When we look at the Targums we find that pelach is used many times to translate the Hebrew word abad (Str. # 5647) throughout the Pentateuch. In this regard, it is used many times with reference to serving men, as well as serving God. Here are a few passages in which pelach refers to serving men in the Targums: Genesis 14:4; 15:14; 27:29; 29:18, 25; 31:41; Exodus 1:13; 14:12; 21:2; Leviticus 25:40; Deuteronomy 15:12; 20:11; 28:48. There are many more but this should suffice to prove the point. This evidence clearly shows that the meaning of pelach is not limited to service rendered to a deity, but includes service rendered to men.

Now someone is sure to respond to this data by saying that the Targumic usage of pelach is irrelevant to the discussion because in the inspired Scriptures it has a specialized meaning, and we know this because in all of it’s occurrences in the OT it refers to a deity. But this is simply special pleading. Why should we believe that pelach acquired a special limited meaning within Scripture that it didn’t have in everyday usage within the culture and time in which it was written? If God chose to communicate his word within a certain culture and language, why would He change the meaning of a specific word in that language? Is He trying to confuse us? Also, the assertion that pelach is used exclusively in reference to deity in the Scripture reveals the circular reasoning of the apologists. Of the ten occurrences of pelach in the OT, only eight of them are clearly in reference to a deity, while the remaining two, Dan. 7:14 and 7:27, are ambiguous, and could be using pelach with reference to serving men. But the apologists, already holding the presupposition that Christ is deity, simply assume that 7:14 fits this supposed limitation of the meaning of pelach. 7:27 is probably even more ambiguous, in that pelach could refer to either the “Most High” or the “people of the Most High.” The second option is reflected in the following versions: CEV, CJB, ERV, ESVUK, EXB, GNT, ICB, TLB, MSG, NOG, NCV, NRSV, OJB, RSV. So if we don’t just assume that the ‘son of man’ figure is a deity figure and if we take v. 27 to be referring to the “people” of the Most High, then there is no reason to assume that pelach has a specialized meaning in the OT, but that it carries the same meaning found in common usage.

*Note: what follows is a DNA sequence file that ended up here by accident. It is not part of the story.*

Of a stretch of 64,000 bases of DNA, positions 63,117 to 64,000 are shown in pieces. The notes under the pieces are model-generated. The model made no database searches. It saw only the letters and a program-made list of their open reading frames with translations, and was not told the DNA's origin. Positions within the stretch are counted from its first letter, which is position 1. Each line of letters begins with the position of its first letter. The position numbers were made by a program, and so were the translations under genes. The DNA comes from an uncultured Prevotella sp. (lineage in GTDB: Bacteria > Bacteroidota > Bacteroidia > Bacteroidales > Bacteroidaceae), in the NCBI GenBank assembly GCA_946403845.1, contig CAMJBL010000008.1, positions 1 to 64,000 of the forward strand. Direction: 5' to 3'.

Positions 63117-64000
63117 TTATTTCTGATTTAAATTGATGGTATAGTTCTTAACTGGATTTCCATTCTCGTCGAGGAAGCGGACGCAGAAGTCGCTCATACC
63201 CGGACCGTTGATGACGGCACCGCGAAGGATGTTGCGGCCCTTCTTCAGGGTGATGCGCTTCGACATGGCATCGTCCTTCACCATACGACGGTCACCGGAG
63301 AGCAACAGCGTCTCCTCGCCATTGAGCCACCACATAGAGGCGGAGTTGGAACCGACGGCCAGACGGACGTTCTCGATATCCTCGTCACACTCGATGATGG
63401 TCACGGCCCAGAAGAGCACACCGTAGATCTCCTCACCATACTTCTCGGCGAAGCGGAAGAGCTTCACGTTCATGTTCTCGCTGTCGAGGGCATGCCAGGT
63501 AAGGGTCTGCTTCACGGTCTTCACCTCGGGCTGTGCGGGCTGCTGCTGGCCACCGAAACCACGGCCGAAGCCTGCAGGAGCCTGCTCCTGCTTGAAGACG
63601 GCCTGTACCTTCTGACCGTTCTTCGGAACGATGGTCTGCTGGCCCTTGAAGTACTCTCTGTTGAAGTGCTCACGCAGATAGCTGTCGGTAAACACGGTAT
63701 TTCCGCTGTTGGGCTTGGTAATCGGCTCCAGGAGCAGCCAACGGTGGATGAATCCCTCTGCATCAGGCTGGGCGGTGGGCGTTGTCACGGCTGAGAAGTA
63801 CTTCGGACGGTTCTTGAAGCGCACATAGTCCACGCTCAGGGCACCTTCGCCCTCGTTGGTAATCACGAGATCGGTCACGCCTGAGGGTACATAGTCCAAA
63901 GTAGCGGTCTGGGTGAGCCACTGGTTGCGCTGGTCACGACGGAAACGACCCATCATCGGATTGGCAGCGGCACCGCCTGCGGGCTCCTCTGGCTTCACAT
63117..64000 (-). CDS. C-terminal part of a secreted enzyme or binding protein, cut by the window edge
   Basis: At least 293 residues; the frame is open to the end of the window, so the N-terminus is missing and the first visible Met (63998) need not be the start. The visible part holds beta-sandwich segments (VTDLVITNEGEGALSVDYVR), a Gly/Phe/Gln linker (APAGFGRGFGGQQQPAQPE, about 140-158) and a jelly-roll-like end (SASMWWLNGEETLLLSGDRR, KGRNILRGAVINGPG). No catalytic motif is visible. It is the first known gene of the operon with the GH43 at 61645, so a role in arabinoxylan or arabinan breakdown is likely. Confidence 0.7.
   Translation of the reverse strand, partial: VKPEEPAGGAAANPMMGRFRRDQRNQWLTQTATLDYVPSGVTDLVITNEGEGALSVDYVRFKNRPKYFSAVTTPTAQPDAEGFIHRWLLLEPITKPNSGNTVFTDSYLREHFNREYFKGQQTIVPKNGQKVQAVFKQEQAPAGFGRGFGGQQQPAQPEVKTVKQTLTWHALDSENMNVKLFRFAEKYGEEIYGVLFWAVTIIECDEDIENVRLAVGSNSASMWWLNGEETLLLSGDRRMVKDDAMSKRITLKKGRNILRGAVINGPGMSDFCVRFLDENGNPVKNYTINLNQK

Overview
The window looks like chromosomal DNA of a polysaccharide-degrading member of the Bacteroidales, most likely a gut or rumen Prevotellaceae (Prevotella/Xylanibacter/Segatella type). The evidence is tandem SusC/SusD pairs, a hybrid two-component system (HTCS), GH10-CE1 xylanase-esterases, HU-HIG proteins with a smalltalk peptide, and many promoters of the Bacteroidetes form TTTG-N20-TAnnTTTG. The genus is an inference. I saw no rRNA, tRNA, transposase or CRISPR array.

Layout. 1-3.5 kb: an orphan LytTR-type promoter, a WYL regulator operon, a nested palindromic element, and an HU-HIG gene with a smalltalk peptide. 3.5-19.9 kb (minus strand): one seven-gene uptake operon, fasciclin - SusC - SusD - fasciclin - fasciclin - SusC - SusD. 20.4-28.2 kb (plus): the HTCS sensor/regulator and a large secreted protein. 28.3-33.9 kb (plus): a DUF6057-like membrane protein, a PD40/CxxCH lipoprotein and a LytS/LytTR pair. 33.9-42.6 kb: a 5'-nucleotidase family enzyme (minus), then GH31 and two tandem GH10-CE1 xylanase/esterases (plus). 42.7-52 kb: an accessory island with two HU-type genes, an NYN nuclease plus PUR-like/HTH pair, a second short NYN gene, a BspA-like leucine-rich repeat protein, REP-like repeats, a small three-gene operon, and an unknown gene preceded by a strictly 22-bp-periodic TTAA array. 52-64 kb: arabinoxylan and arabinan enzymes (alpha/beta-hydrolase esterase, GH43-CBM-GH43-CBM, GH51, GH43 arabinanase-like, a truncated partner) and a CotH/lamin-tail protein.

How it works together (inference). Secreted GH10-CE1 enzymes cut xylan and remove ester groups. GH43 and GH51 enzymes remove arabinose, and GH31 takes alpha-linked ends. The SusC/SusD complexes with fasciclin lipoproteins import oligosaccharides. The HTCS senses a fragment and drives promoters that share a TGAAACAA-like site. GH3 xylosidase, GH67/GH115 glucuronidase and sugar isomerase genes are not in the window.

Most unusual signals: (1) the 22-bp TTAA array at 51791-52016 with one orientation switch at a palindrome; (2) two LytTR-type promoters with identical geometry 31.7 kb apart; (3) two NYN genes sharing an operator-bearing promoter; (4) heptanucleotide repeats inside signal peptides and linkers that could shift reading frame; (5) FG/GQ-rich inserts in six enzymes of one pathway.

So we see the apologists’ case begin to come apart at the seams. The reason why it seems to the apologists that pelach is a specialized word which refers exclusively to deity is simply because 1. the apologists’ presuppositions cause them to see Dan. 7:14 and 27 as referring to deity, and 2. because if one examines the entirety of the Aramaic sections of the OT, it becomes obvious that within that limited section there never arises a context in which pelach could have been used in reference to serving men, unless Dan. 7:14 and 27 are the only two instances. But when we look at the wider use of the word in the Targums, we do see many contexts in which it is used of serving men, completely refuting their assertion3.

What About the Greek?
What about the LXX use of latreuo for pelach? Doesn’t this support the apologists’ assertion? I will admit that latreuo does seem to have attained a specialized meaning of service rendered to God. All 21 occurrences of the word in the NT are in reference to God, and in the LXX, all but one of the 89 uses of latreuo seem to be in reference to deity, unless, of course, Dan 7:14 be excepted. The one unambiguous exception in the LXX is Deut. 28:48, which reads:

“And you shalt serve (latreuo) your enemies, which the Lord will send forth against you, in hunger, and in thirst, and in nakedness, and in the want of all things; and you shall wear upon your neck a yoke of iron until he shall have destroyed you.”

This one undeniable exception, within the biblical data, to the seeming rule, should not be discounted; if there is one exception why couldn’t there be another? Add to this the fact that Greek lexicons list service to men as one of the meanings of latreuo:

LSJ Lexicon – work for hire or pay; to be in servitude, serve; to